The federal government has delayed bids for more oil exploration in Newfoundland and Labrador’s offshore by as many as 90 days.
The delay, requested by federal Natural Resources Minister Jonathan Wilkinson, is the second delay for the province’s oil and gas industry in March.
It comes three weeks after federal Environment Minister Steven Guilbeault called for an additional 40 days to make a decision on the future of the proposed Bay du Nord oil project, 500 kilometers east of St. John’s. A decision on the project could come by April 13.
In a statement to CBC News, the Canada-Newfoundland and Labrador Offshore Petroleum Board, which issues the call for exploration bids, says the call for nominations closed on Mar. 9 after drawing a “high level of interest” but made no reference to a delay. The group says a call for nominations for parcels is scheduled to begin in August 2023, and the official call for bids will come in the coming weeks.
The C-NLOPB’s plans were approved by the province, but that approval was suspended by the federal government for 90 days to allow for additional review time, according to the Department of Industry, Energy and Technology.
A statement from Industry Minister Andrew Parsons offered no outright guarantee plans are moving forward, saying only, “I do believe the 2022 call for bids will proceed.”
Interim Progressive Conservative Leader David Brazil called on his provincial and federal colleagues to stand up for the province’s industry as future decisions are made.
“This industry is too important to the people of this province, it has too much value financially to what we’re doing here. And it does set the tone for being able to transition into other areas of production in our province and support other sectors ,” Brazil said Wednesday.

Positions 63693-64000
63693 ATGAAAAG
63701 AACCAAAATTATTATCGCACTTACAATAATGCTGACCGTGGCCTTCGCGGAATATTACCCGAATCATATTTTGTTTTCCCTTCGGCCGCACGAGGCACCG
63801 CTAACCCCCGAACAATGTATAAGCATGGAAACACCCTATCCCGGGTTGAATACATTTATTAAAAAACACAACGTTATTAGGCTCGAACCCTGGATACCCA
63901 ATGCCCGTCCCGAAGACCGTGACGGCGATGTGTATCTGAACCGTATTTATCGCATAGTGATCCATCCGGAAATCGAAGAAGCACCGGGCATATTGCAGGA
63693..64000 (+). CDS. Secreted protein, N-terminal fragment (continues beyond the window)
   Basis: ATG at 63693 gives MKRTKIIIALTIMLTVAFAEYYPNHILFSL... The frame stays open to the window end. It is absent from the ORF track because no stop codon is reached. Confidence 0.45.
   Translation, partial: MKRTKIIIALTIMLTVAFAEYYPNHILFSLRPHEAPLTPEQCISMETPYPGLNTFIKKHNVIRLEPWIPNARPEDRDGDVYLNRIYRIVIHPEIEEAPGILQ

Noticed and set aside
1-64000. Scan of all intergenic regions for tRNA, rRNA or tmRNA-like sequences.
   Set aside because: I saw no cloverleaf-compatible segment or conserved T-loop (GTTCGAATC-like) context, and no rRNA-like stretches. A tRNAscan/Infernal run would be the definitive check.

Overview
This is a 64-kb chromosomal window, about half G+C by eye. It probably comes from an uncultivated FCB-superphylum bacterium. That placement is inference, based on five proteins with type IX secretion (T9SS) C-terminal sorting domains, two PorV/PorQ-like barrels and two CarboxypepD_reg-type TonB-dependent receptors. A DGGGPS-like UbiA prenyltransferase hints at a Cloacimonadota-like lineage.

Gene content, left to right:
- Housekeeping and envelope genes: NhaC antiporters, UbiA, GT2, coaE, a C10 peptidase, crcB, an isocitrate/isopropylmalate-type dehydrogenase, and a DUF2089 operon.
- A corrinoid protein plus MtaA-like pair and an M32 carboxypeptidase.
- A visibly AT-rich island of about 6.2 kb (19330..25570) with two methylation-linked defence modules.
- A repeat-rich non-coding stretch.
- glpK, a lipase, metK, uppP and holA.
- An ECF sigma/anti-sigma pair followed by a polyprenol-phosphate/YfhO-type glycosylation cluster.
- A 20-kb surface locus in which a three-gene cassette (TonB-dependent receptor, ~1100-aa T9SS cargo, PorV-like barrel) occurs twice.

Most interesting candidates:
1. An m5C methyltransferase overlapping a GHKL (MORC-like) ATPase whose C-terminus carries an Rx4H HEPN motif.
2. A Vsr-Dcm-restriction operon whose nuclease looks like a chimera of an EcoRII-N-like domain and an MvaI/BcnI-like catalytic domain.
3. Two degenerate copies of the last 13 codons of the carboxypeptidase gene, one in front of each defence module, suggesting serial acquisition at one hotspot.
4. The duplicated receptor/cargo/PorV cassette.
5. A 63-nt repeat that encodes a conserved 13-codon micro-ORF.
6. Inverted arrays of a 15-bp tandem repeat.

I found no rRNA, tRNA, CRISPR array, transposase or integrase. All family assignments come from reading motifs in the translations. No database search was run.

“If [the Liberals] know something, come clean on it.”
Brazil said the delays send the wrong message to potential stakeholders in the offshore industry, showing the province may not be fully open for business.
“I think it’s going to a point of either there will be some projects that are allowed to go forward, but with caveats that this will be the last time of them. Or there will be a minimal of what you can take out of the ground or produce,” he said.
“We’re having the provincial government here staying silent. They’re saying that this is their cousins in Ottawa. Well, use that family connection here to benefit the people of Newfoundland and Labrador.”
In a statement to CBC News on Wednesday night, the Canadian Association of Petroleum Producers said any delay in the bidding process is a concern.
“Exploration is critical for the future of Newfoundland and Labrador’s oil and gas industry and its ability to supply responsibly produced resources to meet growing global demand,” said Paul Barnes, director of Atlantic Canada and the Arctic.
“Facilitating access to lands to explore and eventually develop discovered resources will benefit the province and the world as Newfoundland can provide a secure source of energy globally.”
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